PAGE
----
Chaffetz Demands Information from FEMA over Failed Flood Recovery Efforts

Published: Feb 23, 2017

Letter requests information related to death of flood survivor due to apparent faulty MHU

WASHINGTON – Today, House Oversight and Government Reform Committee Chairman Jason Chaffetz (R-UT) sent a letter to the Federal Emergency Management Agency (FEMA) requesting documents regarding flood recovery efforts and a death resulting from a possible faulty Mobile Home Unit (MHU).

Recently, committee staff returned to Baton Rouge, Louisiana, to continue oversight of the recovery efforts. After meeting with government officials, survivors, and businesses, staff discovered various problems with FEMA’s handling of recovery efforts.

Excerpts from the letter:

“During the initial visit, committee staff found that three weeks after the flood, only one survivor was living in an MHU, despite FEMA having over 110 MHUs sitting on a local lot and 1,300 in their national inventory. …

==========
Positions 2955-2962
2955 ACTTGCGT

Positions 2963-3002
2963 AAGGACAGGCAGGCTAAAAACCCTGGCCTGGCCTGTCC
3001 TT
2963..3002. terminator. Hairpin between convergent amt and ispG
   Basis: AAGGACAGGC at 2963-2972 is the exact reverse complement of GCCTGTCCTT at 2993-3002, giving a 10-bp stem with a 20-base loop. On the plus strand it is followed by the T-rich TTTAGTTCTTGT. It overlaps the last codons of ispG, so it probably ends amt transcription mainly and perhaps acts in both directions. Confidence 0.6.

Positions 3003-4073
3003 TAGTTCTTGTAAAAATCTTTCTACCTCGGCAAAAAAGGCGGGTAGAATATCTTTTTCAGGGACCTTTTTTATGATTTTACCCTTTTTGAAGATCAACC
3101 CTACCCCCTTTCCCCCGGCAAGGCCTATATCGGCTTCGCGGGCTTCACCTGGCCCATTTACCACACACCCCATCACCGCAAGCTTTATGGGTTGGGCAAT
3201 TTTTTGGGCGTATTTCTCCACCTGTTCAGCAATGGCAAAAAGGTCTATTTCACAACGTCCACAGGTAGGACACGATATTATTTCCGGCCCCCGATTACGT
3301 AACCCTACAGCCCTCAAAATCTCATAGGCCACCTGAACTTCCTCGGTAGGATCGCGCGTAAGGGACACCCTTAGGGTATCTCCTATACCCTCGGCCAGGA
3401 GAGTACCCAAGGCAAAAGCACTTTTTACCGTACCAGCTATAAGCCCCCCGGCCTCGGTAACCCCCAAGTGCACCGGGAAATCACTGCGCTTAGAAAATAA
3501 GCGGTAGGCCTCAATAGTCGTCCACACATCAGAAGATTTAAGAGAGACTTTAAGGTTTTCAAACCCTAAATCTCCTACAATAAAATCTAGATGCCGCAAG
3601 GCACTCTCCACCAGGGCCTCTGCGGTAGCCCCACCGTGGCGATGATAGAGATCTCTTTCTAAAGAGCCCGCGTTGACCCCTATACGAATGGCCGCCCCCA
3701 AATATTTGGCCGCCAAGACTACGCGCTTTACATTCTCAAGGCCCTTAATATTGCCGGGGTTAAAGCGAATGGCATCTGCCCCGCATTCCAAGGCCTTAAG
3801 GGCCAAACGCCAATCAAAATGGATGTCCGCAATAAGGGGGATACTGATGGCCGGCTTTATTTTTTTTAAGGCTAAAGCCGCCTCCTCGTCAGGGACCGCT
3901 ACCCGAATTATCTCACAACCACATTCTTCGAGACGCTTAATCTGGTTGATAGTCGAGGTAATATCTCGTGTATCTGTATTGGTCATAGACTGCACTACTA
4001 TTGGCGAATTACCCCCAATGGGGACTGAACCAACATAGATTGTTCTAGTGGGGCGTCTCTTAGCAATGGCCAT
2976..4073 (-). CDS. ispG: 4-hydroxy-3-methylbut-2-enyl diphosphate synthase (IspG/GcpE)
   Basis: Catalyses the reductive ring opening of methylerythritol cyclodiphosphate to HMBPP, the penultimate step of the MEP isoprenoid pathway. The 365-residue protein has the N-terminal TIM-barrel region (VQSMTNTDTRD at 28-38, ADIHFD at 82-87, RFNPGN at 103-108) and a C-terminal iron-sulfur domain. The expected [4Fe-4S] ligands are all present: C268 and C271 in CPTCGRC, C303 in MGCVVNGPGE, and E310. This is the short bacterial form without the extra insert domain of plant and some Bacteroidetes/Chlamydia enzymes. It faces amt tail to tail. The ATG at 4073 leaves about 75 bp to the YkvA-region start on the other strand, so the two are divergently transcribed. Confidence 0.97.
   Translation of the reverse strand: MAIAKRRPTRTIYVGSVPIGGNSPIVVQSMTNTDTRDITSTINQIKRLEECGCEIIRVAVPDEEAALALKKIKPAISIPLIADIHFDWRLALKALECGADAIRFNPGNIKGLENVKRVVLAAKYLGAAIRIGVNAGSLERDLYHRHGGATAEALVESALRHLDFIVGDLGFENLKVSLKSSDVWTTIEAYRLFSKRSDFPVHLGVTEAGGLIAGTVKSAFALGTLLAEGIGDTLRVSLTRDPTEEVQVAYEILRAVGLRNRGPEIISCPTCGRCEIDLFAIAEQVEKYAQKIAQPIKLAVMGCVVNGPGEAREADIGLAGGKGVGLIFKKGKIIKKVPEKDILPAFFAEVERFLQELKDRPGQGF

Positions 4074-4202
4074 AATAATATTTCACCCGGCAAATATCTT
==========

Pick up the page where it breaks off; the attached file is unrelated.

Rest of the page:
“Committee staff also identified issues related to deployed and occupied MHUs. In one instance, according to an autopsy report, an elderly man was discovered deceased in an overheated MHU.

“When local authorities inspected the MHU, they discovered temperatures over 137.9 degrees Fahrenheit with the air conditioning and heating control unit reading 50 degrees Fahrenheit. …

“In addition to this tragic incident, committee staff learned of other problems relating to the deployment of the units, including one instance in which FEMA delivered an MHU to a deceased individual. In another example, FEMA delivered an MHU to the wrong address, only to drop it in a ditch when the agency finally delivered it to the correct address six months after the flood. …”

Full text of the letter can be viewed here.

Background:

Committee staff visited Baton Rouge shortly after the August 2016 flood. In September 2016, the Subcommittee on Transportation and Public Assets held a hearing on recovery efforts, which highlighted the extraordinary efforts of private citizens in the immediate rescue and charitable efforts, the cost and pace of the deployment of MHUs, and the implementation of the Shelter at Home program.

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